Britain Uses Cutbacks
To Revamp Military
LONDON -- Britain announced one of its biggest peacetime military overhauls on Wednesday, cutting tanks, ships and thousands of personnel in an effort to adapt its forces to tackle modern threats, including terrorism.
The shake-up -- at a time when Britain's army is overstretched by operations from Kosovo to Iraq -- reflects a post-Cold War shift in emphasis toward rapid-reaction forces capable of swift deployment to world hot spots.
"The transformation that I am setting out today will help to ensure that our armed forces can continue to respond effectively to the global challenges they are likely to face," Defense Secretary Geoffrey Hoon told Parliament.
Critics, however, say the cuts will leave Britain's armed forces ill-equipped to face future challenges.
"Please explain who the idiot was who thinks you can cut the infantry at a time when the pressure on them is enormous," said Bruce George, Labor chairman of a parliamentary committee on defense.
In the past five years, Prime Minister Tony Blair has launched operations in Kosovo, Sierra Leone and Afghanistan in addition to Iraq, which with 45,000 personnel was the biggest deployment since Korea 50 years ago.
Wednesday's announcements will have no immediate impact on those operations and Britain will still invest $54.7 billion this year on the military, maintaining its status as Europe's top defense spender.
* UNITED NATIONS -- U.N. Secretary General Kofi Annan urged Sudan to take immediate action to disarm Arab militias and warned that the international community may step in if it doesn't move quickly.
"The urgency is there, and the Sudanese government doesn't have forever," Annan said at a news conference after Jan Pronk, Annan's special representative in Khartoum, briefed the U.N. Security Council on Darfur. The government promised Annan in a July 3 agreement that it would crack down on the Janjaweed militia and other outlawed rebel groups, but Pronk said it has made "no progress whatsoever" in honoring its pledge.
* JOHANNESBURG -- A long-standing dispute over arms trading between South Africa and the United States has ended and defense trade relations have been normalized, U.S. officials said.
The State Department decided to normalize arms trading after reviewing a 1996 settlement between the countries over alleged violations of U.S. export laws by three South African defense firms, U.S. Ambassador Cameron R. Hume said in a statement.
The Middle East
* JERUSALEM -- Israel's construction of its West Bank barrier went ahead hours after the U.N. General Assembly called for the structure to be torn down in compliance with a World Court ruling.
Bulldozers and backhoes worked in Abu Dis, a Palestinian suburb of Jerusalem. Workers raised 26-foot-high concrete walls that are rapidly separating the Palestinian area from Jerusalem, a city that Abu Dis residents depend on for employment and many services.
Palestinian cabinet minister Saeb Erekat said it was unfortunate Israel was ignoring this month's nonbinding ruling by the International Court of Justice in The Hague and Tuesday's U.N. resolution. "I hope that the international community will continue to exert every effort to make Israel comply with the U.N. resolutions," Erekat said.
* KABUL, Afghanistan -- Three Americans went on trial on charges that they tortured eight prisoners in a private jail, with the group's leader saying he had tacit support from senior Pentagon officials who once offered to put his team under contract. The U.S. military says the men were freelancers operating outside the law and without their knowledge.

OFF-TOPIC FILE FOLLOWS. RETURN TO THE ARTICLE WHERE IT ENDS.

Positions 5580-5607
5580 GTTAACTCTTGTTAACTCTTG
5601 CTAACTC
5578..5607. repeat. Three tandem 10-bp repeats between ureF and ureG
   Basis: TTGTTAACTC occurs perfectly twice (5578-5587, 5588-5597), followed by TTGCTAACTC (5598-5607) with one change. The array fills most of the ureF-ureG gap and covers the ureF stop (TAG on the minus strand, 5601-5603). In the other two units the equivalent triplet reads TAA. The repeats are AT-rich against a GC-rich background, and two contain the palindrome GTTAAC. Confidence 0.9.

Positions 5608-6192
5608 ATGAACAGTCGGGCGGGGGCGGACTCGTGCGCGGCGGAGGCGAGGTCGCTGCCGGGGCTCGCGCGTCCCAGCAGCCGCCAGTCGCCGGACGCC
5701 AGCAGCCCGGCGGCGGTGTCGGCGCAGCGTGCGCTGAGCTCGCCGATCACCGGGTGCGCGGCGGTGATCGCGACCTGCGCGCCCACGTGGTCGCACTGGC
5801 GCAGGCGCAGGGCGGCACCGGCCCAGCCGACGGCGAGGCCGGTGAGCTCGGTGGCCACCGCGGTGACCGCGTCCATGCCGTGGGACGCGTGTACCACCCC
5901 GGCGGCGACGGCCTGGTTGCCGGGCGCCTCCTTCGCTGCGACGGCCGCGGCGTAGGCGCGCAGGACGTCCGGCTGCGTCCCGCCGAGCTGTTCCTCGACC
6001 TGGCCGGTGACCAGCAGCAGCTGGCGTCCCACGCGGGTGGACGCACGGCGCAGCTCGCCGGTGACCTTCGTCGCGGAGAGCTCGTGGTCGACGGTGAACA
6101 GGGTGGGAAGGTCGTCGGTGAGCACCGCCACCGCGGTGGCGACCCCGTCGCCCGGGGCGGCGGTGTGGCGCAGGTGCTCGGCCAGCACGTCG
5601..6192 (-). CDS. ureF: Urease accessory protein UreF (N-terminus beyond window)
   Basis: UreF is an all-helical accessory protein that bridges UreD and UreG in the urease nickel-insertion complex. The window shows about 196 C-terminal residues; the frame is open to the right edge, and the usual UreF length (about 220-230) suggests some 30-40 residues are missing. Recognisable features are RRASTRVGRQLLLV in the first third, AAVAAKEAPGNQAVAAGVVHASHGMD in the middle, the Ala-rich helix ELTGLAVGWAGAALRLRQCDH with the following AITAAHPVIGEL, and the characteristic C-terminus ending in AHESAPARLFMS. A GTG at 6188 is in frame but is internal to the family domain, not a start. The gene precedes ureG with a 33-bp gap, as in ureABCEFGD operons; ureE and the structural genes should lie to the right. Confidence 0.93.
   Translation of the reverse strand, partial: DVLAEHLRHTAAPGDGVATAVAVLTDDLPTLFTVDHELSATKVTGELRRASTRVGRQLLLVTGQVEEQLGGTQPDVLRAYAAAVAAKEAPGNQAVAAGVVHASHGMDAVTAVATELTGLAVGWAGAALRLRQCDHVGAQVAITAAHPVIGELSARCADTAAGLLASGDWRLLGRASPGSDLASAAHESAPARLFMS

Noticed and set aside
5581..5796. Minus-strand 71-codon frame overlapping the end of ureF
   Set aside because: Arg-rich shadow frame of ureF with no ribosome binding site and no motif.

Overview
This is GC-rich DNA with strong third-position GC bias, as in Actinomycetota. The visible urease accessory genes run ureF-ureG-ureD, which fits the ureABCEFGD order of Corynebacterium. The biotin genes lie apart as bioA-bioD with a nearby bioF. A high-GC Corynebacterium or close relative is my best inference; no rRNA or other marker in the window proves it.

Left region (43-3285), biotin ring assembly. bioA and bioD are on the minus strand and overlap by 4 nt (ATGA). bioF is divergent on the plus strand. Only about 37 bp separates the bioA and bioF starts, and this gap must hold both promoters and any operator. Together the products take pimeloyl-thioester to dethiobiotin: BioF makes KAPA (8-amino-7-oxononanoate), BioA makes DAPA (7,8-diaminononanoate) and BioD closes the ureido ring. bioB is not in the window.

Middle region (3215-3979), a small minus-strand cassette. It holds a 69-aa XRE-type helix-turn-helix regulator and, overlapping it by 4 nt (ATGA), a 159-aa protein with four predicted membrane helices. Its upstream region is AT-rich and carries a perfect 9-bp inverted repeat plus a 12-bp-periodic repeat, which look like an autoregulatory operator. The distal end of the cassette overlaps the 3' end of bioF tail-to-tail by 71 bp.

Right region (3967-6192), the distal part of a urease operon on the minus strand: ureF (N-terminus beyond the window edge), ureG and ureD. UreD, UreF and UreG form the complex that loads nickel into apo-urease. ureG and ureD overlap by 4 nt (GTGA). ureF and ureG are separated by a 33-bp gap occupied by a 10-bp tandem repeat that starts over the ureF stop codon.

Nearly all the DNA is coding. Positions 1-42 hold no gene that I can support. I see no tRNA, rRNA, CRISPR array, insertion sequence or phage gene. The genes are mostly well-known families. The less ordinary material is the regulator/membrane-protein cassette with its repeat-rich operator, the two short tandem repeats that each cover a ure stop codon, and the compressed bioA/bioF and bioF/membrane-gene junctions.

Jonathan K. Idema, Brett Bennett and Edward Caraballo were arrested when Afghan security forces raided their makeshift jail in Kabul on July 5.
Standing before a three-judge panel in a heavily guarded Afghan national security court, the men listened quietly to the charges, which included hostage-taking and "mental and physical torture."
The Americans did not testify, but Idema said afterward that the abuse allegations were invented. He said his men had arrested "world-class terrorists" and said he was in daily telephone and e-mail contact with officials "at the highest level" of the U.S. Defense Department, including Secretary Donald H. Rumsfeld's office.
* ISLAMABAD, Pakistan -- The foreign ministers of India and Pakistan held talks at a regional conference, hoping to speed the pace of peace talks that have raised hope that the nuclear-armed neighbors might permanently end decades of hostility.
Foreign Minister Khursheed Kasuri met his Indian counterpart, Natwar Singh, over breakfast at an Islamabad hotel. "Our talks today were frank, they were honest, they were candid, they were friendly and they were warm," Kasuri said afterward. "Every issue of concern was raised by me and every issue of concern was raised by Mr. Natwar Singh."
* MINSK, Belarus -- Police scuffled with protesters in Belarus as several thousand people gathered to demonstrate against President Alexander Lukashenko. A rights group said about 50 opponents of the authoritarian leader were detained. After the scuffles, about 3,000 demonstrators gathered in a park for the largest anti-Lukashenko protest this year in the tightly controlled country.
* SORRENTO, Italy -- Opponents of whaling won a victory in their battle against the use of grenade-tipped harpoons when the International Whaling Commission approved measures aimed at saving the giant mammals from what animal rights activists say are slow, painful deaths. Pro-whaling nations at this year's commission meeting insisted that this method of slaughter is quick and usually painless. But the animal rights view won out with the 29 to 22 approval of a resolution proposed by New Zealand.
-- From News Services